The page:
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Action Factor, Inc. presents the workshop for teachers and parents…

older boy at blackboard with younger children watching

Learning Centers That Run Themselves

Presenter: Dr. Myrna R. Gifford

Workshop overview: To reach all students, we know that we must provide learning options that address individual learning styles, motivation, and interests. Self-running activity centers fulfill this need by giving students a chance to learn through auditory, visual, and tactile/kinesthetic modalities. Projects and activities at centers allow students to work individually, in pairs, or in small groups. Well-designed centers can encourage students to participate in creative activities that break away from the paper/pencil tasks so common to traditional assignments. As students learn to manage and self-monitor the quality of their work, they begin to take responsibility for their own learning, forming work habits that will serve them for the rest of their lives.

Objectives of the presentation: Participants will learn:

  • the features of effective learning centers,
  • how to design and manage self-running learning centers,
  • how to develop developmentally appropriate center activities for all students.

Participants will receive a packet of ready-to-use activities and information that can be adapted to individual needs and curricula.

Format of the presentation: This is a make-and-take workshop where participants can create one or more learning centers to use in their classrooms or other settings. Multi-media centers can be designed to correlate with single-subject or multi-disciplinary topics.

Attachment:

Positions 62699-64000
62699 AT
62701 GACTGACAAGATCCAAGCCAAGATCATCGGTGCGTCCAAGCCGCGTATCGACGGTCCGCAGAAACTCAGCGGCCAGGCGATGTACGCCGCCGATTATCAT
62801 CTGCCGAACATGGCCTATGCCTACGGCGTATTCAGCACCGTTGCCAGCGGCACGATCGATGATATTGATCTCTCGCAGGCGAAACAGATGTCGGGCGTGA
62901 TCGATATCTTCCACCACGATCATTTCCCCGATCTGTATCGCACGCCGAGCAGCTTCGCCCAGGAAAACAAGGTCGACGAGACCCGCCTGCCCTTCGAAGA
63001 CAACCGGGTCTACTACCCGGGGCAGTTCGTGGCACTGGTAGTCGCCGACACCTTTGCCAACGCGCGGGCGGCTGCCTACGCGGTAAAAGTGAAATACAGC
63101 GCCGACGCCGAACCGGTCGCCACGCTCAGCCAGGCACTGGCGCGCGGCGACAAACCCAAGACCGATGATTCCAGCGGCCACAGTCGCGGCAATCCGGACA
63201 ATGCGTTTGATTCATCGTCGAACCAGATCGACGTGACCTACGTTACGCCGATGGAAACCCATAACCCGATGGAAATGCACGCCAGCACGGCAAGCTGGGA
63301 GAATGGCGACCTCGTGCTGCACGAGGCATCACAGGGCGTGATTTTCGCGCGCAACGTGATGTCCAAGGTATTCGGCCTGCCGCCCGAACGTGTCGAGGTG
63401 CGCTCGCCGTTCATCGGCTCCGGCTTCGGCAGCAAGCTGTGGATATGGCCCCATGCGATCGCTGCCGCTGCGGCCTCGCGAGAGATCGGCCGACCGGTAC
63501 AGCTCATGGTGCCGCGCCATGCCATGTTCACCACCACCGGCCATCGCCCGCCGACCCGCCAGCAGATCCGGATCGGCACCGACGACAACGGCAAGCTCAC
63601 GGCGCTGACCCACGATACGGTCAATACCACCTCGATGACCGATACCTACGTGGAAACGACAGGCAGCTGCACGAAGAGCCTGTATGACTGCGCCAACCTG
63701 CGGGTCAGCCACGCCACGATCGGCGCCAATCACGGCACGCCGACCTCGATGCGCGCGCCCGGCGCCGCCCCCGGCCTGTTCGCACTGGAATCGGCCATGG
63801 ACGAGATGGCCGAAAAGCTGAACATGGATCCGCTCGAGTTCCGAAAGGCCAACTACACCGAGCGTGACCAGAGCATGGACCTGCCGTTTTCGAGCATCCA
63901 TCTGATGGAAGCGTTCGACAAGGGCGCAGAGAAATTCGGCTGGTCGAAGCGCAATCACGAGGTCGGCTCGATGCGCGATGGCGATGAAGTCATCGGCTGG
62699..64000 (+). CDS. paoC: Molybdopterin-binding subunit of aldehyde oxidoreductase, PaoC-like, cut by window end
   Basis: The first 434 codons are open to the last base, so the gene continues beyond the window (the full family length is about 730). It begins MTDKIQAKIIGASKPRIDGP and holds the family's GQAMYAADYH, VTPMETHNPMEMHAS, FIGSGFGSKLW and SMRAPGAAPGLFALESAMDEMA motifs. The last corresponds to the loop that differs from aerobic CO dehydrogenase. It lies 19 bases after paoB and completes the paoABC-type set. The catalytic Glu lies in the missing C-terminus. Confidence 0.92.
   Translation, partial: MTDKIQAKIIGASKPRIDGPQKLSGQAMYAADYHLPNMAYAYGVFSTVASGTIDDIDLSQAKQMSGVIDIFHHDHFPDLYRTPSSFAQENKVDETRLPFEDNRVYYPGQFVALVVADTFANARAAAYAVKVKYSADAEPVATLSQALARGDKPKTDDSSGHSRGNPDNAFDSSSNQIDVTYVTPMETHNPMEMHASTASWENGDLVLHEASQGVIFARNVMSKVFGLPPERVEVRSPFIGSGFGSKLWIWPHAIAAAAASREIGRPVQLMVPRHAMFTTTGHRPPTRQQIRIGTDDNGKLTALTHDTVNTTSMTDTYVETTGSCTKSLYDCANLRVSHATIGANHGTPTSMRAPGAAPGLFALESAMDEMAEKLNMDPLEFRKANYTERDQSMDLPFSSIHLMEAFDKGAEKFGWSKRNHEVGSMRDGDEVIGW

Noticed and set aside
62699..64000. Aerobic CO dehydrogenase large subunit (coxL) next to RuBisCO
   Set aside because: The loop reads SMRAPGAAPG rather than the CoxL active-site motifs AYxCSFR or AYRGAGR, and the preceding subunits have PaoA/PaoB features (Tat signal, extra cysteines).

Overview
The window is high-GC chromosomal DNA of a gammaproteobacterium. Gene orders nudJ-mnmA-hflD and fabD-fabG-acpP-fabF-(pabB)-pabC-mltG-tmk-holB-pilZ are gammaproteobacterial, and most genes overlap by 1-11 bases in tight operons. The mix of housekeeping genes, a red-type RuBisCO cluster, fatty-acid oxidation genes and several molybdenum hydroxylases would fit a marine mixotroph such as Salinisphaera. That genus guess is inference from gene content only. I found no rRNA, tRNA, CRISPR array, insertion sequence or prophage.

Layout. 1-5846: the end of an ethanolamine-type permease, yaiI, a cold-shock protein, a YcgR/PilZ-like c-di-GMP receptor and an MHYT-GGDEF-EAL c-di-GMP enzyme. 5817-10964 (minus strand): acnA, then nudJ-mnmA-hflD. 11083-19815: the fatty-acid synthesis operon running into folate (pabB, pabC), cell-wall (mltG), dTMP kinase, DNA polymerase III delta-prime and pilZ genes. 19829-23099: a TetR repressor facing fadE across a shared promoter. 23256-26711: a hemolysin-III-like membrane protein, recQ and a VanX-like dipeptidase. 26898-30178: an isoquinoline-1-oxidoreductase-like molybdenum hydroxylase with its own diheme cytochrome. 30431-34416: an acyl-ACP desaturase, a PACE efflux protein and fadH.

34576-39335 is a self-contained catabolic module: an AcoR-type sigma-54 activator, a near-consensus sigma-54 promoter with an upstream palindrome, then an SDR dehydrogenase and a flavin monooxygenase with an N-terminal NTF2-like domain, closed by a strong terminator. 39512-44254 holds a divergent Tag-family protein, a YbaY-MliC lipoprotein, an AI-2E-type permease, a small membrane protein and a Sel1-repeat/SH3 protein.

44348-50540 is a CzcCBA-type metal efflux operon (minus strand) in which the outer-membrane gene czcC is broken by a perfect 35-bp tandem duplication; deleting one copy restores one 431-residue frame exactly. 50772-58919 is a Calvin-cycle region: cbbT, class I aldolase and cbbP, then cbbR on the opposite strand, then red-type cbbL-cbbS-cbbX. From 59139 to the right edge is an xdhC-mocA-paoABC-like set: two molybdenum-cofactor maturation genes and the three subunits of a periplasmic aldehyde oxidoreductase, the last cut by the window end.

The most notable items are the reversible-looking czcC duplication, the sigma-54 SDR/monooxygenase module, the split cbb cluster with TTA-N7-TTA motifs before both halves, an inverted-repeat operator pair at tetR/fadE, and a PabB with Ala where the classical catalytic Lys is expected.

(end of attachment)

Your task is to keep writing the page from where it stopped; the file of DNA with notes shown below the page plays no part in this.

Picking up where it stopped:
Target age group: Pre-school through middle school

The target audience: Classroom teachers, special educators, administrators, pre-school teachers, tutors, parents, and others who wish to provide young learners with alternatives to traditional classroom instruction.

Brief summary of content: Activities that are multi-modality, multi-cultural, and/or multi-media are included in the most effective learning centers. To address all learning styles, tasks can be designed so that the concepts are presented and responded to in a variety of formats: art and graphics, manipulatives, music and sound, verbal exchanges, and technology. Students are empowered and motivated by choice which gives them a sense of ownership. Many choices can be incorporated into learning centers such as allowing students to choose from an array of information formats, allowing them to choose how and when they respond to new information, and allowing students to selecting with whom and where they will work. Through modeling and peer coaching, students learn how to organize their time at the centers and how to keep the centers running smoothly and efficiently. To help students use centers wisely, it is important to communicate:

  1. what concepts they will learn,
  2. what materials they will need,
  3. what steps they need to perform for learning,
  4. what they need to do when learning tasks are completed.

Learning centers that run themselves include self-checking answer keys or peer review checklists, as well as grids where students can track their own progress.

To request a customized workshop at your location, please use our online form.